Jackie Bradley Jr. is a much better hitter than a lot of people think
Featured image courtesy of Zimbio.com: (June 10, 2018 – Source: Greg Fiume/Getty Images North America)
As of this writing, Jackie Bradley Jr. features an abysmal .182 AVG/.276 OBP/.286 SLG slash line in 232 plate appearances this year. His ensuing 55 wRC+ places 155 of 159 qualified batters, ahead of only the quartet of: Billy Hamilton (53), Alcides Escobar (48), Lewis Brinson (46) and Chris Davis (24). That is decidedly not the sort of company you want to be associated with as an MLB hitter. While some may, without hesitation, group JBJ with those guys in terms of offensive acumen, they would be very wrong. Bradley Jr. has gotten extremely unlucky in 2018.
Yes, there have been the maddening ice cold streaks that have plagued his season. Right when he seems to have figured something out, he rips off an 0-17 streak. Then, there are those at-bats where he looks so uncompetitive and lost at the plate that one begins to revisit their own qualifications to be a major-league hitter. His strikeout rate has risen from 22.9% last year to 27.2% this year, which is genuinely concerning. However, in spite of all this, when he makes contact, he has the victim of egregious batted ball misfortune.
Most of you have probably heard of the term BABIP (batting average on balls in play). Essentially, the stat measures what percentage of the time a player’s balls in play goes for a hit. A batter’s BABIP fluctuates based on what type of hitter you are and, quite frankly, can measure if you are getting lucky or unlucky. It does this because we can look at what his career BABIP is and, if there is significant deviation from it, then he obviously has had some batted ball misfortunate, most likely.
In 2018, the league-average BABIP has been .292, while JBJ’s career BABIP is also .292. Last season, the heralded defensive outfielder ran a .294 BABIP, which is obviously close to his career mark. This year, however, Bradley Jr. has been crippled by an unsustainable .245 BABIP. If we bump his BABIP to closer to his career-norm, he is adding lots of points to his batting clip because .245 is very far from .292.
Now, while this indicates some bad luck for 28-year-old, it does not take into account a batter’s quality of contact for the year. What if Bradley Jr. truly experienced negative regression for his batted-ball skills? Well, he did not. I cannot remember a player going from a close to true .300 BABIP hitter to a true .250 BABIP hitter. These things tend to be finicky, involving copious amounts of luck. Still, it is worth exploring what JBJ should actually producing this season based on how hard he has hit the ball.
StatCast has a statistic featured on Baseball Savant called xwOBA that shows what a hitter should be producing based on their amount and quality of contact (exit velocity, launch angle, etc.). xwOBA tends to be more reliable in a given year over regular wOBA because it strips out pesky batted ball randomness, which we already know Bradley Jr. has seen quite a bit of. In other words, xwOBA does not fluctuate nearly as much year-to-year compared to wOBA.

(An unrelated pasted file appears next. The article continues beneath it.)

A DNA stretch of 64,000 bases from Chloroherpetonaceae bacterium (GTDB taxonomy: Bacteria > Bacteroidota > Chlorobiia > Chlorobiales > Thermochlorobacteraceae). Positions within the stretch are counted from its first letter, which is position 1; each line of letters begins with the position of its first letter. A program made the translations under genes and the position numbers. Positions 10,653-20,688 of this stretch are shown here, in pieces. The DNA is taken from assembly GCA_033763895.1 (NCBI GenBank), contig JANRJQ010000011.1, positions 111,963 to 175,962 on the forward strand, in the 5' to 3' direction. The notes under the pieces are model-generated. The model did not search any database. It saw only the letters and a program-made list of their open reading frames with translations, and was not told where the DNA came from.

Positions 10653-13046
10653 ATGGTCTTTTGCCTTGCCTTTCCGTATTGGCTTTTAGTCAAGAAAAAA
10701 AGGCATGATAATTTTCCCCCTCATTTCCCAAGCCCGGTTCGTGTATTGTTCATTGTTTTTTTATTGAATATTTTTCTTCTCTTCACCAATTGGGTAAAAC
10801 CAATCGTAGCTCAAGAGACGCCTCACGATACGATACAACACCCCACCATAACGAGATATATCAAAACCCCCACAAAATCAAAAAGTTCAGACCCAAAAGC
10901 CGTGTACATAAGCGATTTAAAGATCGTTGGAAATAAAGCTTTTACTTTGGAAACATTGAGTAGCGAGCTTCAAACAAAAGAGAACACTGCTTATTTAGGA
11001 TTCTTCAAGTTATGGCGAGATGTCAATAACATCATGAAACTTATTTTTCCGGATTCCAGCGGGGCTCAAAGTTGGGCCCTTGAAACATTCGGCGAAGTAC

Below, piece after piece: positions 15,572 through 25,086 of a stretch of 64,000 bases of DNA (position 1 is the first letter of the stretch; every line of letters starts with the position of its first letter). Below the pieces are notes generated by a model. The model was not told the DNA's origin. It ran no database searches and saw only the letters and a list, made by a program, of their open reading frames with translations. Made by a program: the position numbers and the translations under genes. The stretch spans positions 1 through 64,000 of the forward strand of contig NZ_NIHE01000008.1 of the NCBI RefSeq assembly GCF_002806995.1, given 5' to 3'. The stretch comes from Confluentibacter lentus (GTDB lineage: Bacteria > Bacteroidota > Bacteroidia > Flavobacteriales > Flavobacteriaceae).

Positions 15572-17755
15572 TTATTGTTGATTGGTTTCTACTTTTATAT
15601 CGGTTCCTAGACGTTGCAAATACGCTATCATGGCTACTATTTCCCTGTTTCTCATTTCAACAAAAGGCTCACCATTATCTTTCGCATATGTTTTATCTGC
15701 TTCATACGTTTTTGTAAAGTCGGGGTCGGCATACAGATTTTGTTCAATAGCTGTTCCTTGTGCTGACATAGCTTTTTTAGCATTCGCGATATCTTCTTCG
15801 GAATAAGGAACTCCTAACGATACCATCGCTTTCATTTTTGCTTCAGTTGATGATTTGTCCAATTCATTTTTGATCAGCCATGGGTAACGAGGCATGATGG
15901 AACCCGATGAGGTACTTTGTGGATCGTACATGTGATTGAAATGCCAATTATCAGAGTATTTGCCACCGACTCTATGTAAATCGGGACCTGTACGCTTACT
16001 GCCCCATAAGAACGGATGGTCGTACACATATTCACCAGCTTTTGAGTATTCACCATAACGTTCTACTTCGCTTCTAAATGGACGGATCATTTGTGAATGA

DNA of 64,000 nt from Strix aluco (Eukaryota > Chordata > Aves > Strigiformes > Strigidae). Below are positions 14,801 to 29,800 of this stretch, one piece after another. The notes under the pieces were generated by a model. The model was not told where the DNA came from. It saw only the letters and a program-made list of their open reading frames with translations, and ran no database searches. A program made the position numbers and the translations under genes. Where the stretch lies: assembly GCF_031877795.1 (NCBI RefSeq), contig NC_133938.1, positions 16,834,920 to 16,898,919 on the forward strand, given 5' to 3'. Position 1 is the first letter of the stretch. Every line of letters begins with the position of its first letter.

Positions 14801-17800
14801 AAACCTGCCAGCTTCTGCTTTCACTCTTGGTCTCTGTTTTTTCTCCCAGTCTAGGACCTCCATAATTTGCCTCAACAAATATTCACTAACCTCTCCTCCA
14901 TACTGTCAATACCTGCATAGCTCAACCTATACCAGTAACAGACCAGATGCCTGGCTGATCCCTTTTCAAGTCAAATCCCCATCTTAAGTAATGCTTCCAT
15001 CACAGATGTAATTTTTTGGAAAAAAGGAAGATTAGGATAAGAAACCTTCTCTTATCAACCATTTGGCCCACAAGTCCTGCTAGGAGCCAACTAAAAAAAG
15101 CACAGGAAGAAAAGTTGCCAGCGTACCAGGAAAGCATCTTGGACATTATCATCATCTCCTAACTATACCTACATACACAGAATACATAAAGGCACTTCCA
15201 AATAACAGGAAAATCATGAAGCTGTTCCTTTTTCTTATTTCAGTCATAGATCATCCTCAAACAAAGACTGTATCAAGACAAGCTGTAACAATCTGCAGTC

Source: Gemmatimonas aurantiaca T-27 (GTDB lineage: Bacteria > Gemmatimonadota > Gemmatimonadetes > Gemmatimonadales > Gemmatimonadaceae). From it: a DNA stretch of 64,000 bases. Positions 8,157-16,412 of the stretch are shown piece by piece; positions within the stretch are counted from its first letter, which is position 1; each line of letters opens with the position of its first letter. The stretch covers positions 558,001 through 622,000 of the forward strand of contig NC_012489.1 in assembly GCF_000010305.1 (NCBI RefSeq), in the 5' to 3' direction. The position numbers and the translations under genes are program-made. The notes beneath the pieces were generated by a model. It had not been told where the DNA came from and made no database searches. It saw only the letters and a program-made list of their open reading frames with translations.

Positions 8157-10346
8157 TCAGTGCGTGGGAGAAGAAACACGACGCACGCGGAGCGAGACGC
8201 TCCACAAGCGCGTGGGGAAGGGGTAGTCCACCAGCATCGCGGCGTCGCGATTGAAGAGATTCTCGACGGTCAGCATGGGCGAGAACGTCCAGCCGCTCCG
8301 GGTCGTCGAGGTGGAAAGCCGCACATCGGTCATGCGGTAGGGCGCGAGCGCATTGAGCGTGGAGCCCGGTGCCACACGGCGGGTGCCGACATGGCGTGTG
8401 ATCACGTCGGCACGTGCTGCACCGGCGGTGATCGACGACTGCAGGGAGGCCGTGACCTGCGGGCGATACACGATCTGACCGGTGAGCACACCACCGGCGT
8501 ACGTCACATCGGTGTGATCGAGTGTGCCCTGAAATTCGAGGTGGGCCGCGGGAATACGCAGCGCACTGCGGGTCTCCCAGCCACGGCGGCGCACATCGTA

Anyway, Bradley Jr.’s ..259 wOBA in 2018 is the 30th-lowest among hitters with at least 100 plate appearances. Meanwhile, based on how he has hit the ball with neutral park and defensive factors, his xwOBA is .327. That is a -.068 difference between his wOBA and xwOBA, ranking 14th of 321 qualified hitters. The average hitter has -.017 discrepancy between their wOBA and xwOBA, meaning Jackie Bradley Jr. should irrefutably be hitting much better than he has this season. In fact, a league-average xwOBA is .330 and his xwOBA is .327. With how he has been hitting the ball, one should anticipate he would be roughly an average hitter, not one in Billy Hamilton territory.
JBJ is hitting more balls in the air this season and less on the ground. His hard-hit rate (33.8%) is actually higher than last year’s (33.3%) and his soft-hit rate is also considerably lower. Like most Boston Red Sox hitters, he is swinging at less balls not in the strike zone (O-Swing%) and considerably more at balls within the strike zone (Z-Swing%). With that said, he is also pulling more balls, rendering him a more pronounced shift candidate, which may be a factor in why his BABIP is as low as it is.
Regardless, he has a refined approach at the plate, an arguably better one, and he does not have the numbers to back it up. Moreover, he is hitting the ball harder than he did in 2017, when he was near league-average in hitting.
Jackie Bradley Jr. has been a much better hitter than what the surface-level numbers have shown, even if his streakiness will never go away. He is not as bad of a hitter as the growing perception has stipulated and is much closer to a true average hitter than a horrible one. If these numbers were to be neutralized in a perfect world, we would be talking about another solid year for him. Keep in mind this kind of misfortunate tends not to last for a prolonged period of time and sooner or later these balls should drop for hits, instead of outs. When they do, everyone will want Bradley Jr. as their center fielder.